“It’s important for voices in the FNM to be heard. Dr Minnis is a former prime minister of this country. He has made immeasurable contributions to our country and his voice should be heard. As a member of Parliament … every time he goes in Parliament... he makes contributions that the country needs to hear and what he spoke about tonight, he spoke about a number of issues that impact all of us. So it’s important for him to be heard.
“I think you’ll see Mount Moriah has invited him to the next meeting. I think you’re gonna see a flood of those invitations. I know that Carmichael invited (him) next month, and you’re gonna continue to see the FNM being the FNM. When I spoke at Carmichael just a few weeks ago, I made a comment at the end of my speech. It’s very important that everybody appreciates that. You have to grow on the shoulders of the giants who came before you and if you don’t grow on the shoulders of those giants, instead of being a political party, you become a cult,” Mr Bannister said.
The party is already facing the perception of being fractured internally and suffering from infighting. Still, Mr Bannister said. the FNM is going to pull together.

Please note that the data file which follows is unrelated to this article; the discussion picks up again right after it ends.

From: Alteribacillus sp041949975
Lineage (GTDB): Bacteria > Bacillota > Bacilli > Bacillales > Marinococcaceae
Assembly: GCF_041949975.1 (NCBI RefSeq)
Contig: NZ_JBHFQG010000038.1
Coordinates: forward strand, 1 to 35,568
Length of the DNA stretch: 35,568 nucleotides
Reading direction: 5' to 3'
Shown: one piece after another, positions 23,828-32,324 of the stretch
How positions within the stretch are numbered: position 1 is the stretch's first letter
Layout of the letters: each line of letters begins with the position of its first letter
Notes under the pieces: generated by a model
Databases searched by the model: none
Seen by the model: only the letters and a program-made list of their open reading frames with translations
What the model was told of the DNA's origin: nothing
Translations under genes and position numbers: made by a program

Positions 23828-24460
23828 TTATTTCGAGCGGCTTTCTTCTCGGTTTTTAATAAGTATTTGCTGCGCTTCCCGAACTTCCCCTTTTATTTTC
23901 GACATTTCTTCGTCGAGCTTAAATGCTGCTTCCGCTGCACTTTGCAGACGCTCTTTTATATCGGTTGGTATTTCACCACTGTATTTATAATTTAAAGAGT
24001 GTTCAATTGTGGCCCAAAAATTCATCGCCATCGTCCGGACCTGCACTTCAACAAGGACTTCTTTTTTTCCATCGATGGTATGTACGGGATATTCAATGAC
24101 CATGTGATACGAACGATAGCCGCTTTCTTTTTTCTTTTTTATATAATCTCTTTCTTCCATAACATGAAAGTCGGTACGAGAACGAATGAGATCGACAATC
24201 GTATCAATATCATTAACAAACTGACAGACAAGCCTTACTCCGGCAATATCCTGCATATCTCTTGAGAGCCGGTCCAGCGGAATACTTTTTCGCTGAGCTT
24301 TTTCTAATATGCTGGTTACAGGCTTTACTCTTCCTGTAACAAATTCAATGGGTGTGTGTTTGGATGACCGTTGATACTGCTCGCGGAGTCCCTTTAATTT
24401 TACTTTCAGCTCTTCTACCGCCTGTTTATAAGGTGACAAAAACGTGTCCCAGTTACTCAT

“The FNM is going to pull together because we are the only solution for the Bahamian people. So you’re going to see the organisation pull together under the leadership that the FNM members support and the Bahamian people want to see,” he said.
He also said the FNM must not stifle free speech.
“First of all, the comments that I made were repeated in other forums. It gives an indication that there’s a concern about freedom of speech. We have to be able to have that in our country. We can’t stifle speech - that’s important. All of us want to hear what Dr Minnis had to say. We’re all here in support of him to hear what he had to say because of the contributions he’s made.”
Zendal Morley, the chairman of the Garden Hills Constituency Association, also pointed to Dr Minnis’ position and work to justify him speaking.
“Because he is a sitting MP of The Bahamas for Killarney. He’s a Bahamian and he’s FNM. So he has the right to speak to any meeting, any FNM meeting that anybody is invited to,” Mr Morely said.
He claimed there were many attempts to stop Dr Minnis from being able to speak, adding some up to yesterday.
Peter Outten, chairman for the Carmichael Constituency Association, also made similar accusations.
“Dr Minnis will speak in Carmichael. Duane Sands cannot stop that, will not stop that or it will be war,” he said.
Probed about attempts to stop the former prime minister, Mr Outten admitted: “I got a phone call last night from one of the assistant chairman telling me if I bring Dr Minnis to Carmichael to speak I would suffer the same fate as the chairman for Garden Hills. I said bring it on.”
Asked what was the “fate”, he replied: “They sent this good chairman a nasty letter trying expel him from the party. You’re gonna try expel me from the party, I’ll get the bell.”
FNM chairman Dr Duane Sands and deputy leader Shanendon Cartwright were present at the Centreville meeting.